When we think of hearing loss, we often think of the more severe varieties first. For example, those diagnosed with severe hearing loss cannot hear sounds that aren't louder than 80 decibels, such as those made by a lawnmower, food mixer, or motorcycle. The more mild types of hearing loss, on the other hand, are significantly more ubiquitous and less likely to be diagnosed. Have you noticed any changes to your hearing? If so, you might be wondering about the degrees of hearing loss. There are four grades of hearing loss, ranging from mild to profound. Evaluating your hearing can help you figure out what treatment options are appropriate for you and what hearing aids would best match your level of hearing loss.
A hearing test involves listening for sounds and raising your arm or clicking a button to indicate which sounds you can hear. You are then shown an audiogram after the test. This graph depicts the different pitches of sounds you can hear and can't hear.
An audiogram shows how well you can hear at different pitches (or frequencies) and volumes (or amplitude).
These two criteria combine to determine your hearing abilities at various frequencies across the audible spectrum. For example, if you can hear a very high frequency at a low volume, you presumably have good hearing. Conversely, you most likely have a more severe hearing loss if you can't detect lower frequency noises, even at loud volumes. The decibel level is also used to determine hearing loss because the sound volume is measured in dB.
Let's take a look at the various tiers of hearing loss.
Mild hearing loss is the most prevalent type of hearing loss, yet it is also the most likely to go undiagnosed. As a result, mild hearing loss patients are less likely to visit a hearing professional for hearing tests. They may not even realize they are losing their hearing. Mild hearing loss is described as the inability to hear sounds that are quieter than 40 dB. Sounds at this level include a whisper, rustling leaves, or the sound of regular breathing. Those with minor hearing loss, for example, may only have difficulty hearing very high-pitched sounds, as they are the first to be lost when hearing damage begins to occur.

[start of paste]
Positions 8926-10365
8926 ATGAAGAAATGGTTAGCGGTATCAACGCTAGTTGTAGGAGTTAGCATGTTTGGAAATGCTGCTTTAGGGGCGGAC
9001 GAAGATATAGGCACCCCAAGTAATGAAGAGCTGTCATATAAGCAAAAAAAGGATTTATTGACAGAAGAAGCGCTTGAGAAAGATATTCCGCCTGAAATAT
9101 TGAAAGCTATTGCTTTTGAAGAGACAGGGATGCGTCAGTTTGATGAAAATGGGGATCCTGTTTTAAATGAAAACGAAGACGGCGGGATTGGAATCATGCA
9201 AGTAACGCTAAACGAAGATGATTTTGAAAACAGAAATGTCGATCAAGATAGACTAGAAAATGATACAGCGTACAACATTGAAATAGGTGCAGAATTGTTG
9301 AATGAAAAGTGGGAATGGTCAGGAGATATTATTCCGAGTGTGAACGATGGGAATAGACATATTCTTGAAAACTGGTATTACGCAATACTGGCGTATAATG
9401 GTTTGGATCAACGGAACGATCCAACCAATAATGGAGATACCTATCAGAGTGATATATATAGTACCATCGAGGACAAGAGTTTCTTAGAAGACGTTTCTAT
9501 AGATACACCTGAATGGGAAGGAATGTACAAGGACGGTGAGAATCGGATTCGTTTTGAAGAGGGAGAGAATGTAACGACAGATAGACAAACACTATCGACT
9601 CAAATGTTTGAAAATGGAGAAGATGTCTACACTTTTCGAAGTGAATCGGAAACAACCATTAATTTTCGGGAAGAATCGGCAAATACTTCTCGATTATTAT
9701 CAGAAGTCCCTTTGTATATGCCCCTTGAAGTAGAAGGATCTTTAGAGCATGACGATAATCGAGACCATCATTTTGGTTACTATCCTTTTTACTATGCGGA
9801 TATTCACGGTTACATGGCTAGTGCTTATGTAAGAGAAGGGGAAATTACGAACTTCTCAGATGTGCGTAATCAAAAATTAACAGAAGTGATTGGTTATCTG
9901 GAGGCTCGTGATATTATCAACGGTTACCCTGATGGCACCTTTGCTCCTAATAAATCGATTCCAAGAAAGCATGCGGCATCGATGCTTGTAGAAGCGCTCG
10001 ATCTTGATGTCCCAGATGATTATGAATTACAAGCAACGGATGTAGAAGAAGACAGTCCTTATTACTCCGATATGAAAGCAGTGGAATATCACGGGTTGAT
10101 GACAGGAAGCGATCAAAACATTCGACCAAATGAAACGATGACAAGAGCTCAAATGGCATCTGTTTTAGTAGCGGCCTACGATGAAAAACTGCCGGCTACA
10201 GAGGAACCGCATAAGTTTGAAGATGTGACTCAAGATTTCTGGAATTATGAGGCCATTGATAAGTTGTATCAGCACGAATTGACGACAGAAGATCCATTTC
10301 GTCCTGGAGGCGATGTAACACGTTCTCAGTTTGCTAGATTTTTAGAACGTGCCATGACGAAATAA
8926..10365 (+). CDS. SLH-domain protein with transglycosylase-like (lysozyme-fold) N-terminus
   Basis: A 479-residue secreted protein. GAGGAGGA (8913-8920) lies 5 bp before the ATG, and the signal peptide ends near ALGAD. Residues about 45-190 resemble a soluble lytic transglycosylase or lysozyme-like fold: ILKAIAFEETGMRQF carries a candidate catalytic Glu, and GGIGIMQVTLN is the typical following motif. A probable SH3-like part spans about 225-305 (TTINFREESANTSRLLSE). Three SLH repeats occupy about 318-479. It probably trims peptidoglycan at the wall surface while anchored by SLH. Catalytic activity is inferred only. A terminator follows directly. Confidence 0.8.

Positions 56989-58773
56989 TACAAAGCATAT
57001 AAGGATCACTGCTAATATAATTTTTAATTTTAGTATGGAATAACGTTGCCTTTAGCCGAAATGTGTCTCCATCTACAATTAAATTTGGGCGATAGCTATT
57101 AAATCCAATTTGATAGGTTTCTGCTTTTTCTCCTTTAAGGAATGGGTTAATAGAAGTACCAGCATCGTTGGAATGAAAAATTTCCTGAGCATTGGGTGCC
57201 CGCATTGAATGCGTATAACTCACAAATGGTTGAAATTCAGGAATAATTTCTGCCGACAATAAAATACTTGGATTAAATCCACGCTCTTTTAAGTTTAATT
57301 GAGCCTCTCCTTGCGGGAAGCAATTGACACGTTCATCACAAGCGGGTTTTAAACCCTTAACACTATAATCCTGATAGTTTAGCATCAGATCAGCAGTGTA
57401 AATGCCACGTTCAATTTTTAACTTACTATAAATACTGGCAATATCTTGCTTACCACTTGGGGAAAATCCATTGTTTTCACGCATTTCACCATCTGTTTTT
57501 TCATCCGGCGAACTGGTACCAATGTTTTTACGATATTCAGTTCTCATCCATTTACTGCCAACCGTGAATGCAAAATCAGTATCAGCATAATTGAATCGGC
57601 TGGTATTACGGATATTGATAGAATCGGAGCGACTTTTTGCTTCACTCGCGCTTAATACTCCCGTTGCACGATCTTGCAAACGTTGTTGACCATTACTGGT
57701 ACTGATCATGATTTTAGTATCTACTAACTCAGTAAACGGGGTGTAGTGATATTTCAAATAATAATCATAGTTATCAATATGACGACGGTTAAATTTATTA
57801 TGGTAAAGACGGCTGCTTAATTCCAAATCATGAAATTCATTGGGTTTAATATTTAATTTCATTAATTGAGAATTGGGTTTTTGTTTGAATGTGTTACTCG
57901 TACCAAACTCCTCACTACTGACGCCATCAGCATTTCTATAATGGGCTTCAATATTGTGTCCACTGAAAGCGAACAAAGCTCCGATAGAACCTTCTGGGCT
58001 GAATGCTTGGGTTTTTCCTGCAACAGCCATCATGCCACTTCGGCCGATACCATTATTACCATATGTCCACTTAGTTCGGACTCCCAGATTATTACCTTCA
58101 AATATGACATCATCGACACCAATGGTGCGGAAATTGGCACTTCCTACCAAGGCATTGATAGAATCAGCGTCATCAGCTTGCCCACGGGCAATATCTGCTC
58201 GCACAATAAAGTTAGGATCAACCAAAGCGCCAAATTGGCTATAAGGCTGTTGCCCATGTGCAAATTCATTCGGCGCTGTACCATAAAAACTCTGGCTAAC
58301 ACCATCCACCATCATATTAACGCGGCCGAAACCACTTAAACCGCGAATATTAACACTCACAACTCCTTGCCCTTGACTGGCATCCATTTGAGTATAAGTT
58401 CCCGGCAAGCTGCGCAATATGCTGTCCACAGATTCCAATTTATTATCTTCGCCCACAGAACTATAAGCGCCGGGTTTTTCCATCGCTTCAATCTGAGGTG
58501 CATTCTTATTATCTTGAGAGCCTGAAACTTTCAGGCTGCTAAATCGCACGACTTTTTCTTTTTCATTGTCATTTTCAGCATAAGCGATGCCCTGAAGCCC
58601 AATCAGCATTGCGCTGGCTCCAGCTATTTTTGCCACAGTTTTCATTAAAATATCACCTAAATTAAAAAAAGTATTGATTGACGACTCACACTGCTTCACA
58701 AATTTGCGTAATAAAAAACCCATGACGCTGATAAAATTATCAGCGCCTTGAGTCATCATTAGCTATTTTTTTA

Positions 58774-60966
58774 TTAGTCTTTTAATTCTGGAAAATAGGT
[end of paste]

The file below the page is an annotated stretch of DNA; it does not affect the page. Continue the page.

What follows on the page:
In addition to the kinds of sounds mentioned above, those with moderate hearing loss cannot hear sounds in the40-to-60-decibel range. Sounds in this range include background music and a conversation between two people in a quiet home. Without hearing aids, people with moderate hearing loss have difficulty understanding conversations, mainly in noisy situations.
Beyond these more typical types of hearing loss, more advanced forms of hearing loss necessitate specialized support to hear. For example, an inability to hear sounds up to 80 decibels, such as a vacuum cleaner or hairdryer, is severe hearing loss. Beyond severe hearing loss, as previously stated, profound hearing loss encompasses any sounds that a listeneris unable to hear at a volume of 80 dB or higher. These two types of hearing loss can occur gradually over time. Still, some people experience them as a result of a single hearing-related event. Another possibility is that a person is born with this type of hearing loss.
Before we wrap up, it's crucial to know the distinction between bilateral and unilateral hearing loss. The majority of people with hearing loss have bilateral hearing loss. This indicates they have hearing loss in both ears to a similar degree.
However, hearing loss is much more noticeable in one ear than the other in people who have unilateral hearing loss. For example, a person with very slight hearing loss in one ear and severe hearing loss in the other is an example of unilateral hearing loss, as is a person with no hearing loss in one ear and moderate hearing loss in the other. If this is the case, you will still be assigned a degree of hearing loss; however, the degree will be different in each ear.
If you are in the Phoenix Metro area and suspect you may be suffering from hearing loss, schedule an appointment with us for a hearing test right immediately. Dealing with hearing loss without support can have serious consequences. There have even been links between untreated hearing loss and dementia and cognitive decline. So do not hesitate to arrange a hearing exam with one of our Audiologists and take action if you have trouble hearing, no matter what level you may have.